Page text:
“It’s easier to understand the theory of relativity than learn how to use your Apprenticeship Levy pot.”
“What are you doing with your Levy?” “How’s your Levy?” You can hear these questions uttered under the breath of various HR professionals at networking events. It is one of those questions that almost feels a bit rude to ask. A bit like asking what someone is being paid or even their age!
The Apprenticeship levy has acquired for some this status of a “mythical creature” – only the chosen ones can manage it! One of our new clients said just a couple of weeks ago: “It’s easier to understand the theory of relativity than learn how to use Apprenticeship Levy pot.”
I am happy to report that the Human Resources Director in question states she still struggles with Einstein’s ideas, but now has a full understanding of Apprenticeships and loves her levy! It only took us 15 minutes, a strong cappuccino and willingness to open her mind to possibilities of apprenticeships.
Some myth busters that have come my way:
Myth 1 – “Apprenticeships are the same as NVQs”
Absolutely not! They are miles apart. The biggest difference is the focus on the new learning. The ESFA funding rules state clearly that there has to be new learning for the Apprentice. The apprentice has to be a novice or have substantial development needs in the role. They must be in the job role of the standard i.e. the Commis Chef standard requires the apprentice to be a Commis Chef.
Within the old NVQs and under the ancient framework system, assessors would assess the competence of an existing employee. The new Apprenticeship standards now require experienced and qualified consultants, trainers and teachers to provide the development. Old NVQs/frameworks employed “assessors” who basically ticked a box of competence with some provision.
A question I would ask myself is: Who do you think is better placed to provide substantial learning and who currently develops your employees?
Myth 2 – “You have to jump through too many hoops”
Believe me – You are fully in control. The system used to manage levy is called TAS (The Apprenticeship Service). It is simple and allows you to either add learners yourself or to allow your chosen provider to add learners. You still have the final sign off/approval. You can easily “stop” or “pause” learners on TAS. It is a lot simpler system than accessing the funding through your training provider as in the past.
The reporting function on TAS leaves a lot to be desired but with the right provider, all of the tools to report and calculate the use of your levy are available.
The eligibility criteria is still key, but the focus has shifted from eligibility to suitability of the employees for an apprenticeship. As long as they are both eligible and suitable, your employees can be apprentices.
We have issued an employer guide to support our business partners.
Myth 3 – “Apprenticeships do not fit our brand.”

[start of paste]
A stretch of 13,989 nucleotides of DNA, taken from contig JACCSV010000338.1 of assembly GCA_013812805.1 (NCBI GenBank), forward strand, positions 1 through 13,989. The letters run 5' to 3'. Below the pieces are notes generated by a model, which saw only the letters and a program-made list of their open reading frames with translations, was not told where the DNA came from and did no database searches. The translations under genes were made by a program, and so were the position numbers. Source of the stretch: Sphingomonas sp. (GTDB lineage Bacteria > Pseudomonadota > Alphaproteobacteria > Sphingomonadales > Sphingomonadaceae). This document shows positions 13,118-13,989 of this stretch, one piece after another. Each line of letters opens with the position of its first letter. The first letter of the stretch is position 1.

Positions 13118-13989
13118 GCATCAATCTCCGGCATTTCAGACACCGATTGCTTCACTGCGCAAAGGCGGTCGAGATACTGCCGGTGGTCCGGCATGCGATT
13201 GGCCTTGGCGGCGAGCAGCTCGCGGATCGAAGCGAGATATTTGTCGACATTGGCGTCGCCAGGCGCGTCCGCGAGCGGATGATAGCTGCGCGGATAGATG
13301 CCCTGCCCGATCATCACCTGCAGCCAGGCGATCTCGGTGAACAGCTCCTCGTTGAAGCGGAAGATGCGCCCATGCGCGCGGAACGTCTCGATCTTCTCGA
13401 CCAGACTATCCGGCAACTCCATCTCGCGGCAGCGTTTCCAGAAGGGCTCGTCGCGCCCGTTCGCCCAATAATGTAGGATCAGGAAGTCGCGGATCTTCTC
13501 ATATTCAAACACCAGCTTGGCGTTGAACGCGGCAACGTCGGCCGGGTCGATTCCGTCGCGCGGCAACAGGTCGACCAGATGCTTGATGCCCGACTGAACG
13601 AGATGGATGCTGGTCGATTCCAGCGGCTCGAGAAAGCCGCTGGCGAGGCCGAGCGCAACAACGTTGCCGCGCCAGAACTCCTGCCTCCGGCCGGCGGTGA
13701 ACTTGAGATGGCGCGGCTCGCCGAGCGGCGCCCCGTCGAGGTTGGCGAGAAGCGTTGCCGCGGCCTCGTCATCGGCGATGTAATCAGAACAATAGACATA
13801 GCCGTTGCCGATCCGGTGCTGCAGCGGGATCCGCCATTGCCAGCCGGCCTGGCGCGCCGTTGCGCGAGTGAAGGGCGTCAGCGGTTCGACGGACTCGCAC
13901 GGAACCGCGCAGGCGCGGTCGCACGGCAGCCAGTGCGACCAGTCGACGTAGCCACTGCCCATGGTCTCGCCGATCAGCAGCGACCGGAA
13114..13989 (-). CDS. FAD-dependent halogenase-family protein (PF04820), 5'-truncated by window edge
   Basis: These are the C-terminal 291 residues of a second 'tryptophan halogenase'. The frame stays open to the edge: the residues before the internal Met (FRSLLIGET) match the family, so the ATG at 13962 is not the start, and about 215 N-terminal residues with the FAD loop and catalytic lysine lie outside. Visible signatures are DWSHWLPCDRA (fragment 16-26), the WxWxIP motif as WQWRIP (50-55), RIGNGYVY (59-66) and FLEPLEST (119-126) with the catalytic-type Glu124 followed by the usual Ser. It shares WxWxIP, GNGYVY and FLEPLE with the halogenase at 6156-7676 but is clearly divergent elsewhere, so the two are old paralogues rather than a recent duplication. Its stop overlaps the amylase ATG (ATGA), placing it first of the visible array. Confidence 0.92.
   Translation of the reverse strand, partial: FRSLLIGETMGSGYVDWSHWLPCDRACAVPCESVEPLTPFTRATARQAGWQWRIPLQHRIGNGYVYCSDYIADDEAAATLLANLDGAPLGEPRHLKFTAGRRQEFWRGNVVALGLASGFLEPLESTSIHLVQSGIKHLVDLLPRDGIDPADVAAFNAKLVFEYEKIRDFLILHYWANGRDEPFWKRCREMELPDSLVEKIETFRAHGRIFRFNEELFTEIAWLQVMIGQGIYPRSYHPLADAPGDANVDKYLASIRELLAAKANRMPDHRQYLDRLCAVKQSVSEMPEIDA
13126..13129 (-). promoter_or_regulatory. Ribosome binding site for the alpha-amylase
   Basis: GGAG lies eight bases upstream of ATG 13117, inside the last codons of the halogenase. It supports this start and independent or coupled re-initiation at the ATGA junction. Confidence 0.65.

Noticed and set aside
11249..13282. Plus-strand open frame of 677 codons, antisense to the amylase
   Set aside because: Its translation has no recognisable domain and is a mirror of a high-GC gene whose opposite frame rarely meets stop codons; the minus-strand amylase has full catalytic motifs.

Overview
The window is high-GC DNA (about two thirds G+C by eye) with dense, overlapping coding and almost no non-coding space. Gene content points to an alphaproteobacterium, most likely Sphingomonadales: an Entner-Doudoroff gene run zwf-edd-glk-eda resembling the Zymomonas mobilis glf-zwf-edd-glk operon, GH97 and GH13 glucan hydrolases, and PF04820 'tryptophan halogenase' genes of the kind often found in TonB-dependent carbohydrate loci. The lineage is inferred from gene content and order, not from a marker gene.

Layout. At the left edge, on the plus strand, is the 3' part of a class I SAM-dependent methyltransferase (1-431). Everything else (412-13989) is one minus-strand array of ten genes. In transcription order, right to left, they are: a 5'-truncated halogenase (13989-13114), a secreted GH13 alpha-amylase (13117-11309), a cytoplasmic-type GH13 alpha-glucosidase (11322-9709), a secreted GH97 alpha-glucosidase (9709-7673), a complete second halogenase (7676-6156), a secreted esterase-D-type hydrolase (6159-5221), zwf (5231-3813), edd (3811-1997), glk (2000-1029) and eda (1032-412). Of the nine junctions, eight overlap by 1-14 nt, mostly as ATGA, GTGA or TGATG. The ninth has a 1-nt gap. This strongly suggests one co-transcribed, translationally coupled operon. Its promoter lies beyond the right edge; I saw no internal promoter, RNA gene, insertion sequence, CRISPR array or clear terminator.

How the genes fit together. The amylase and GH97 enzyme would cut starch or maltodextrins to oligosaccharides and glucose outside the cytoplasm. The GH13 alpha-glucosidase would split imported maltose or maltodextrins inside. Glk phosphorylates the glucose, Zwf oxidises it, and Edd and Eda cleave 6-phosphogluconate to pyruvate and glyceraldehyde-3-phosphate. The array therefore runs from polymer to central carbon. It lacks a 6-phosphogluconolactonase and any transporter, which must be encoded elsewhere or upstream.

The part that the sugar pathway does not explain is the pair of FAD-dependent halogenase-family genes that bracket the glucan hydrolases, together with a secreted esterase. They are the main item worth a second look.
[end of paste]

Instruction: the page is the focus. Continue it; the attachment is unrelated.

Find an apprenticeship provider who is focused on bespoke, tailoring and design of your training programmes. Apprenticeship programmes should be a vehicle to support the development of the organisational culture and embedding of organisational values. All of the materials should be designed on brand and with your organisation in mind. If done correctly, apprenticeships could and should have a prime place in your development and recruitment strategies.
Myth 4 – “I need to spend my Levy!”
This is advice that my Finance Director is not going to appreciate me giving you. You do not need to “spend your levy” – you need to develop your employees!
I personally believe in the strategic development of human resources and developing learning and development strategies that support business outcomes. If you are spending the levy, just for the sake of spending it – it is more likely to be a waste of resources. Take time to plan and build your L&D strategy around your levy pot.
Myth 5 – “The quality of the delivery of apprenticeships is going down”
My advice is – do not let the quality slide. If your provider is not delivering what you want, collaborate with them to get the quality of the programme just right for your organisation. The power is firmly in the hands of the industry and employers.
I could write a novel about Ofsted data, new monitoring inspections, the criteria providers need to satisfy, but in essence, it bottles down to this – did you get what you paid for? If not, speak up. You do not need to wait for Ofsted to tell you if the quality is there or not.
In our organisation, our ethos is “You said, we did!”. Make sure your apprenticeship provider is reflective and responsive to your needs.
In summary, apprenticeship delivery is a lot more transparent now than ever before. Gone are the days of the monopoly that big players had over the apprenticeship market and funding. It is about localism and community now. Sector specialists exist (like us) so use them. They truly make a difference.
So to conclude and going back to my theory of relativity! It is your choice, your budget, your programmes and your people. Please make it count and make us all accountable for every single learner, every single outcome and the ROI for your business.
As an industry, we cannot afford to compromise on quality in learning and development of future professionals in the hospitality industry!
Director of Excellence – Apprenticeships & Skills
Umbrella Training Ltd